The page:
Home » Front » Security workers’ strike leads to contract agreement

 

 

News Analysis

By Mel Reeves

Contributing Writer

 

After going on a one-day strike, security officers from SEIU Local 26 came to a contract agreement with local security companies. “We were striking for better healthcare benefits, job security and better pay. You could say we were fighting to move our members out of poverty,” said Harrison Bullard, executive vice president of SEIU local 26.

(l-r) Harrison Bullard and coworker Photo courtesy  of SEIU Local 26

(l-r) Harrison Bullard and coworker
Photo courtesy
of SEIU Local 26

Bullard’s union also participated in a “week of actions” designed to show the connections between his union, the fight for better wages, and the office cleaners’ fight for dignity and higher wages. It also sought to unite those workers’ struggle with that of workers who are being discriminated against because of their past criminal records and workers who have been wrongfully foreclosed on by the major banks. Minnesotans for a Fair Economy was the driving force behind the effort.

As a result of the new contract, suburban officers will start at $10 an hour and will receive as much as $1.20 in periodic raises over the life of the new contract. Downtown officers will start at $12.50 and will also receive periodic raises with the new contract.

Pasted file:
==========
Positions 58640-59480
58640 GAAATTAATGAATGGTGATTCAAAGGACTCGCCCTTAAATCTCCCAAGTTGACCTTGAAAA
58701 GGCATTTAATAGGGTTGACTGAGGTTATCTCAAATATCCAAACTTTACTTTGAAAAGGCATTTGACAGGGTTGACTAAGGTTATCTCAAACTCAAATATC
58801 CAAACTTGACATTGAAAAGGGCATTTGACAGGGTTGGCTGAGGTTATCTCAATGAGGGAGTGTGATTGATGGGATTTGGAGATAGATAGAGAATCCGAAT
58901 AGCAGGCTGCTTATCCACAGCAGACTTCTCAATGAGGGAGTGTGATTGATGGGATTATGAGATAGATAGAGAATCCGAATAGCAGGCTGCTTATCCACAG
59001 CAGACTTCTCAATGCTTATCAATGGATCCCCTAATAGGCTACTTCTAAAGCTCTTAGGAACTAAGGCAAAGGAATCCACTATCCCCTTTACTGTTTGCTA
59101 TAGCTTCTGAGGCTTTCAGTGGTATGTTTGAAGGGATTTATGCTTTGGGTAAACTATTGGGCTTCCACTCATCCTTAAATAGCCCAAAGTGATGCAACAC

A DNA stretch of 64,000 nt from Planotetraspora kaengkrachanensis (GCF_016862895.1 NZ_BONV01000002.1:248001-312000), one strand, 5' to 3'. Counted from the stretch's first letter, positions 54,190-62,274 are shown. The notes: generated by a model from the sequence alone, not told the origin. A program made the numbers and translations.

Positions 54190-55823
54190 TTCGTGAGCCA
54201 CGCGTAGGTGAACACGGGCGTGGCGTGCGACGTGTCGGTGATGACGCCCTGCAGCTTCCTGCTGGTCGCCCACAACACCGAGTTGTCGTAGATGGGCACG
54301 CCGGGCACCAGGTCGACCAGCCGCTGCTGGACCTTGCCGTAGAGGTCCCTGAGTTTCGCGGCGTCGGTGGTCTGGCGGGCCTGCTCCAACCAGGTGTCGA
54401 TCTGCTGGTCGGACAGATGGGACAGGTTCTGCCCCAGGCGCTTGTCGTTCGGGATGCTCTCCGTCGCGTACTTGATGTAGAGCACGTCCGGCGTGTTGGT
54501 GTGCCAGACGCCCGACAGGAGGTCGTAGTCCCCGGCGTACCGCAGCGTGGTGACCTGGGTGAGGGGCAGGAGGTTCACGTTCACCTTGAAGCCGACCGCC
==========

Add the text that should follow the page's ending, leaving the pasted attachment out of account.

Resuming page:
SEIUUnder the terms of the new contract, both suburban and downtown officers will pay $35 for healthcare coverage, which is a major improvement for suburban officers who were paying from $200 to $300 a month simply for individual healthcare coverage. The new contract includes a family healthcare plan that costs a flat $240 a month.

One worker who participated in the strike but wished to remain anonymous commented, “Despite protecting the offices of some of the nation’s highest paid CEOs, many of us are forced to take out payday loans just to cover the basics: food to feed a family, a tank of gas to go to work, or even supplies for the first day of school.”

SEIU members seemed to direct much of their protest at the major banks in town, primarily US Bank and Wells Fargo, as well as Target, one of the larger and more successful retailers in the Twin Cities metro area.

“We’re bargaining with an entire industry, not just one company” said a worker who identified himself only as Paul. “There are seven security companies. These are guys that compete against each other. They’re always trying to get more market share. They’re trying to stab each other in the back, and at the same time they’re trying to figure out ways to come together to stab us in the back.

“Above the subcontractors are the corporations,” continued Paul. “They hold all the power on the economic side. The subcontractors will only be able to pay their employees what they are able to get from the corporations above them.”

“Out fight is the fight not just of our members, but of our community,” said Bullard. “We have to be aware of what the community is struggling with. We need to be a part of all aspects of our members’ lives. We had two members that we know of that have gone through foreclosure. We have one member who has been living in a motel. That’s why we joined the week of action and participated in the anti-foreclosure work of Occupy Homes.”

 

 

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